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Use attorney videos to drive leads for your law firm

videoAttorney videos are gaining traction as useful online marketing tools. Videos can help provide prospects with answers to some basic questions about their legal needs. When people are searching for a lawyer, they are often also looking for answers and information, too.

In addition, videos introduce people to your firm’s personality. The most effective videos can help create trust with visitors. People often make hiring decisions based entirely on whom they like and trust.

Since you may never get a chance to try to win a prospect over in person with the proliferation of web-based research, attorney videos can help serve that function in your stead. Consider your video, or series of videos, to be both a critical link to visitors and a way to promote your firm through word of mouth in the absence of one-on-one contact.

Using video also increases your reach online. You can upload videos to your website and to YouTube, which allows you to then share them through other social media outlets. This increases the chances that others will share as well.

Step one in any video marketing effort – before starting any script writing or filming – is to lose all lingering Yellow Page-esque thoughts. A good video is not a brochure about you or your firm. Attorneys, often at the encouragement of marketing companies, have historically used videos to talk about themselves and their qualifications. You can almost hear the bulleted list in the script.

An effective video will speak to the client. It will give them useful information that assists them in making a decision about whether you can help them. The client, although it may seem counterintuitive, is not actually hiring you. They are hiring your ability to solve their problem. Your video must address this.

Once you are in the video making mindset, here are some tips for making the best of it:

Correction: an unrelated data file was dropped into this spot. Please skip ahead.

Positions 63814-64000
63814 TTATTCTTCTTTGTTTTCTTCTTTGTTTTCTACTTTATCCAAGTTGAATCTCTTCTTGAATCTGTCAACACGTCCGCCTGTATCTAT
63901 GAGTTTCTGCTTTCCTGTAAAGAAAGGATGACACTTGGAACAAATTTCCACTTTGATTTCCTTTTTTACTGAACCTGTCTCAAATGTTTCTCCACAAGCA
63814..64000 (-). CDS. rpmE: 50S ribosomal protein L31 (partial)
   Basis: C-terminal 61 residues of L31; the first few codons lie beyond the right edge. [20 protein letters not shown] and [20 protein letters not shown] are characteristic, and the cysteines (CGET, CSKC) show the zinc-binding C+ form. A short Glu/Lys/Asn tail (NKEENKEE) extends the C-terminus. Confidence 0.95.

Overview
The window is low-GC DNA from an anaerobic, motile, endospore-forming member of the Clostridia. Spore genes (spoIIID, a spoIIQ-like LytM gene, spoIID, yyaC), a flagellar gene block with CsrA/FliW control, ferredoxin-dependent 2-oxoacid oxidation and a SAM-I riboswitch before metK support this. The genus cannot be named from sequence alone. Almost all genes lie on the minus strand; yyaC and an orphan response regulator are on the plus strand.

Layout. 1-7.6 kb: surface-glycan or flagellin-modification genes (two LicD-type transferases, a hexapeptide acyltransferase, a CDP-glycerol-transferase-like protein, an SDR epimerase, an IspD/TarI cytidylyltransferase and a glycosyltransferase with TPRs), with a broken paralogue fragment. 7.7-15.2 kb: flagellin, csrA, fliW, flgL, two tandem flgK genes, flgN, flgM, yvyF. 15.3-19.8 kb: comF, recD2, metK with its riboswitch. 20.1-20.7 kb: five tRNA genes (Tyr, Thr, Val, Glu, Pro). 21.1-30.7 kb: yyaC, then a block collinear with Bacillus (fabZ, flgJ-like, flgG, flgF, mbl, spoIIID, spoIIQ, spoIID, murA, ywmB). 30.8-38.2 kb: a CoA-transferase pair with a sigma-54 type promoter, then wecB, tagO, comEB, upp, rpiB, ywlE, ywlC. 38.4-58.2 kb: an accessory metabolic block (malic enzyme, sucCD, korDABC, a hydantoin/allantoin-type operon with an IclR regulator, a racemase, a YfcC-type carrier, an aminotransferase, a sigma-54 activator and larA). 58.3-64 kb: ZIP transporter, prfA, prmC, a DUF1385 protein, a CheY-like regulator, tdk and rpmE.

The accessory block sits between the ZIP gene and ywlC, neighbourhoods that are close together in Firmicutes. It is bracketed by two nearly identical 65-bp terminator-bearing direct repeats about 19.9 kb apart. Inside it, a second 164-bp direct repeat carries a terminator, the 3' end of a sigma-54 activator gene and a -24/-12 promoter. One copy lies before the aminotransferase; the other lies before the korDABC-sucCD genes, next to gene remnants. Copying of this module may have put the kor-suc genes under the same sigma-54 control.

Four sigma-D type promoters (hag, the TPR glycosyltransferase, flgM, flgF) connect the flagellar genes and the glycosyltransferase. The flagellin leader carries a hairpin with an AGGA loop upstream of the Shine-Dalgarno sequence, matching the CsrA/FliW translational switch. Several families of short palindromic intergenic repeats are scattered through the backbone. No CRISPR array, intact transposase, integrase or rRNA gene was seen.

Pay attention to lighting and setting. Your video's backdrop and lighting setup can be the difference between making you look like a professional or an amateur. If the production quality of your video is poor, people may draw unwarranted conclusions about the type of service you provide. Users are also less likely to share lower quality videos.

Write a script. You do not have to read a script word-for-word. Paying too much attention to a script can actually backfire, making you appear stiff or unapproachable. But at least write one out. Make notes about your most important points. Chances are, if you have been practicing for some time, you have plenty of useful information to share. Allow yourself to have a personality in your video. Show why you have a passion about your area of the law and how clients benefit.

Use calls to action in your video. At a minimum, include a phone number. If you are posting the video on YouTube, include a link to your website as well. This can be done throughout the video or - at least - on the final frame. YouTube also allows you to annotate videos, and the text you use for annotations is clickable. Take advantage of annotations to provide links to targeted pages on your website.

Gerry Oginski at Attorney at Work, makes an excellent analogy for attorneys thinking of putting together a video. He says, think about buying a car. You do not care how many cars the sales person has sold or how long he has been selling cars. That information is superfluous. You care about the car, and you care specifically about the details of the car that will help you make a decision.

Discussing the information clients’ need to make a decision in your video will help produce more results than a dry bio piece.

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